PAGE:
HALLANDALE — The clock on the wall ticks, ticks, ticks. Students in Marcia Notkin’s Business class are impatiently waiting for the 2:30 bell to ring. They can’t wait to burst through the classroom door to make their way home — only to be greeted once again by the hallowed halls of Hallandale High School the next morning.
The summer months are rapidly approaching and teachers believe parents should allow their adolescent youth to become involved in creative but mentally stimulating summer challenges — for example finding a job, playing sports, traveling and studying for SATs and ACTs.
According to the National Summer Learning Association, young people experience learning losses when they do not engage in educational activities during the summer. Research shows that students typically score lower on standardized tests at the end of summer vacation than they do on the same tests at the beginning of summer.
“I advise all my students to read books over the summer, or to take an online class,” says Notkin, a National Board Certified teacher. “The world is competitive and in order to keep up with peers and other countries in education levels, it is imperative that students remain academically challenged.”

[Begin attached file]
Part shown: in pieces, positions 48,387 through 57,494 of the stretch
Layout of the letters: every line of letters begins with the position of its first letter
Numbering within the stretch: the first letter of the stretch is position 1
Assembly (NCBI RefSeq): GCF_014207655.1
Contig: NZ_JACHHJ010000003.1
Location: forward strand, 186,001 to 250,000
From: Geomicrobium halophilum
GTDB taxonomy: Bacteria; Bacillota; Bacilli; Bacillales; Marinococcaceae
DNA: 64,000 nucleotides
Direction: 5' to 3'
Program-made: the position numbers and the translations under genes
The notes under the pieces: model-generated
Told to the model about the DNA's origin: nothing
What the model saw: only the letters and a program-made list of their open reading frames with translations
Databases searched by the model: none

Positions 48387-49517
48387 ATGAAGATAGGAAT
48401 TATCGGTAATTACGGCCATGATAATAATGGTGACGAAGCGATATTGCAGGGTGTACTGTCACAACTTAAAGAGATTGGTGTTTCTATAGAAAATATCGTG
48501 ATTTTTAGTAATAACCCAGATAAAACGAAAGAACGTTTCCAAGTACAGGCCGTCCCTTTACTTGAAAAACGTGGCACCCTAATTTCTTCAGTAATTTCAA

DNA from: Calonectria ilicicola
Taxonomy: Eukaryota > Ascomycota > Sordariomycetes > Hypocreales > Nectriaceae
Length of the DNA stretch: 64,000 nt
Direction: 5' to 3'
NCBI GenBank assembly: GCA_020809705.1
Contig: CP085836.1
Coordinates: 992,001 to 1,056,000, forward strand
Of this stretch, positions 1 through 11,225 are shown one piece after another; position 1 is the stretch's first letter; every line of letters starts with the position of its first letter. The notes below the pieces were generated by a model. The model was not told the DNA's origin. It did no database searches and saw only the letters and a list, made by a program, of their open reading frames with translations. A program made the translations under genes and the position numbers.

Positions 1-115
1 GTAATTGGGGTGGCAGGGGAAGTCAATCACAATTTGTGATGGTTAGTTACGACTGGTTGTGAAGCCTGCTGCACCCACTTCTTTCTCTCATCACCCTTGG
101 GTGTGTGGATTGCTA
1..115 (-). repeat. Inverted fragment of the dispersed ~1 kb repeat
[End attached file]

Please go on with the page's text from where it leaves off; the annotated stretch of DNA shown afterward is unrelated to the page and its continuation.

Briani Henderson, a rising high school junior and class president at Hallandale, and also one of Notkin’s students, said she plans on finding a job this summer to save for college.
“This school year had its ups and downs,” she said. “I’m glad it’s almost over and I’m looking forward to my summer endeavors.”
Research has also concluded that children gain weight during the summer. When a parent chooses to not keep a juveline physically active, this causes an increase in body mass index.
There is an abundance of summer programs and activites in South Florida in which a parent can enroll their child. Colleges and universities are seeking students who are well-rounded both inside and outside the classroom.
“Education is a valuable aspect to obtain in life,” Notkin said, “and it’s not to be wasted by sitting on the couch.”